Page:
Can you describe your creative process? Is there a particular routine or schedule you stick to?
We never really follow any particular pattern. Sometimes it is just a groove, sometimes a sample, a cool tune that we just listened to or a cool gig that inspires us and the we just take it from there.
We both have the same skills when it comes to producing though you could say Florian is really good at arranging whereas Nils loves building beats and grooves.
When it comes to mixing we always sleep one night and then start the whole process the next day. It really makes the difference. Coming to the studio in the morning with relaxed ears and then having a listen to what you have done the day before sometimes gives you a hard time. In the past we were really wondering sometimes like what the heck did we do last night, this sounds awful. Your ears get tired during a whole day of producing. After six to eight hours in the studio you shouldn’t do a final mixdown of your track. So we always have rest before we mix.
Where do you shop for and discover music?
There are so many sources. Of course we go shopping at Beatport, WPP, Juno, Traxsource, etc… But sometimes it is just cool to flick through Facebook and have a look at what other people post on their pages. YouTube is also a cool tool to find good music.
Discovering new music doesn’t neccessarily mean to look for the latest releases. Crate digging is so much fun sometimes and really inspires us. We get a lot of promos these days but we have to confess, compared to the huge amount there is barely good stuff hitting our inbox.
Any highlights from your latest musical discoveries?
Tyson – Mr. Rain (Mano Le Tough Remix)
Karmon – Wowshit
What’s brewing in your studio?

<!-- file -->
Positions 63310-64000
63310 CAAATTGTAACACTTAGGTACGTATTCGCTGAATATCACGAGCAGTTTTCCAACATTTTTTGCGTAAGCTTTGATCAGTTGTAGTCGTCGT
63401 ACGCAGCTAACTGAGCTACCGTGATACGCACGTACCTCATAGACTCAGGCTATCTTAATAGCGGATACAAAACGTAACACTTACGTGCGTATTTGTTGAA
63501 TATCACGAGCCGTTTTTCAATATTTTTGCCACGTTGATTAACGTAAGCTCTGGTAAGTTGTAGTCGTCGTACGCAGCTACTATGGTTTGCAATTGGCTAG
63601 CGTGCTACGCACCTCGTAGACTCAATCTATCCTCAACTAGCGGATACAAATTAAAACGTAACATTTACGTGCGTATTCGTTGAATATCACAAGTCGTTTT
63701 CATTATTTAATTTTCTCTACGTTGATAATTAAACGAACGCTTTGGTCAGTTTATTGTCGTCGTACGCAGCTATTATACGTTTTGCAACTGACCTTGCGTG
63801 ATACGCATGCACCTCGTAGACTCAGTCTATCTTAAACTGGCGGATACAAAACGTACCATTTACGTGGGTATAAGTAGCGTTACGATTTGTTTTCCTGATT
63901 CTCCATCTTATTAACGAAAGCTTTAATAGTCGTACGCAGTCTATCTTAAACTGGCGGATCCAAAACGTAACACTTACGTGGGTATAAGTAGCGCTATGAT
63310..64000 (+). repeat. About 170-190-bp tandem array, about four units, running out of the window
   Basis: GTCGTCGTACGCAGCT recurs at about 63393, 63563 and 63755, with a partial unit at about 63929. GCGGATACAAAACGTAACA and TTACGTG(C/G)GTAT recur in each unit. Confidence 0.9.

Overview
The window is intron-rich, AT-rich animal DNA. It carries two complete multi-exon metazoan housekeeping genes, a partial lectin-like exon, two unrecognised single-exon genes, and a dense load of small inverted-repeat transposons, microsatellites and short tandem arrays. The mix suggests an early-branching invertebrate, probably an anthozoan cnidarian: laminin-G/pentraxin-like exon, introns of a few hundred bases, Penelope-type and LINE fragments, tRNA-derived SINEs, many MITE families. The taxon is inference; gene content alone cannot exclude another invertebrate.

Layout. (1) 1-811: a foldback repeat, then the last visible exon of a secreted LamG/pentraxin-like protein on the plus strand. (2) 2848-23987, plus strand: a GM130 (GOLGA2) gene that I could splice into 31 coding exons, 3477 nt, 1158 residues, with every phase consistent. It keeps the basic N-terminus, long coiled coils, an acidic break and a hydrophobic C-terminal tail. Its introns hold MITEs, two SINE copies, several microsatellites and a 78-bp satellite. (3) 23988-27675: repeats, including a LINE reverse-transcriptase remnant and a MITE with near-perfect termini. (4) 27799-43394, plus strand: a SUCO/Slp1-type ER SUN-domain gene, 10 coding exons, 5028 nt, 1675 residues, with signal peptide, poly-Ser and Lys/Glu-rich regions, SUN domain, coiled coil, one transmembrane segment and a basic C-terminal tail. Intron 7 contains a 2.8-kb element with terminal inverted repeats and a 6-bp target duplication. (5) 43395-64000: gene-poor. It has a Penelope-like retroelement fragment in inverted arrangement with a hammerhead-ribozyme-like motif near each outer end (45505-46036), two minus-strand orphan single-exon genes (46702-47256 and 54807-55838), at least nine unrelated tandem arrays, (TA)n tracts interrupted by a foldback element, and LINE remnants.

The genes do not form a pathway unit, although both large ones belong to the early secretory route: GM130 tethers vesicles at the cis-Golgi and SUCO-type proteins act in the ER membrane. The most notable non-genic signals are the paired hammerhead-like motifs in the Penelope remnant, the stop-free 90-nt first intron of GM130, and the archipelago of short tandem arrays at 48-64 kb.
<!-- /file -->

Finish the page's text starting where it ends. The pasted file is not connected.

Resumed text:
There is always something brewing in our studio. For the album, we worked a lot with organic elements. Which means we were using samples that have a very warm and natural sound like real hats, shakers, etc. Most of the tracks contain real instruments like guitars, pianos or a vocal.
It gives the production its very own character, something that you won’t find on a sample CD or in a library on the net. Recording instruments and especially vocals is not an easy process, but maybe that’s why we like it cause it’s a challenge.
When Fred Everything came by the studio while he was on his Europe tour he showed us a little trick: how to make your beats sound a little more phat and dense. It’s probably a thing a lot of people know already but for us it was new. You sum up your beats on a bus — something that we do all the time anyway — and then you send the bus track to a new bus. This new bus track contains maybe a distortion plugin or a compressor that is really cranked to the maximum. You slowly add this new track to your mix and you can immediately see that your beats get a more dense feeling. You shouldn’t exaggerate it though as it might kill your dynamic.
Any production tips & tricks you’d like to share?
We really love creating our own drum sounds and sometimes layer more than 6 bassdrums for example. The trick is to find the right frequencies with an eq on every channel. We are sweeping through the lower frequencies and stop when it sounds right. We do the same with the claps and hihats. As soon as the groove sits right we group single elements and put them on an aux or bus channel, insert some plugins to get the right sound, and finally export every single group to just one track. That makes it easier for the arrangement.
We always try to maintain a certain dynamic in our tracks. Create kicks with a depth, use good rooms, or even better, try using samples that already have a natural room. We never use any dynamic shaping plugins like multiband compression or limiting effects. We leave this to the mastering engineer.
The most important fact for us is to know how your room sounds and that you know how your monitor speakers sound. That’s it!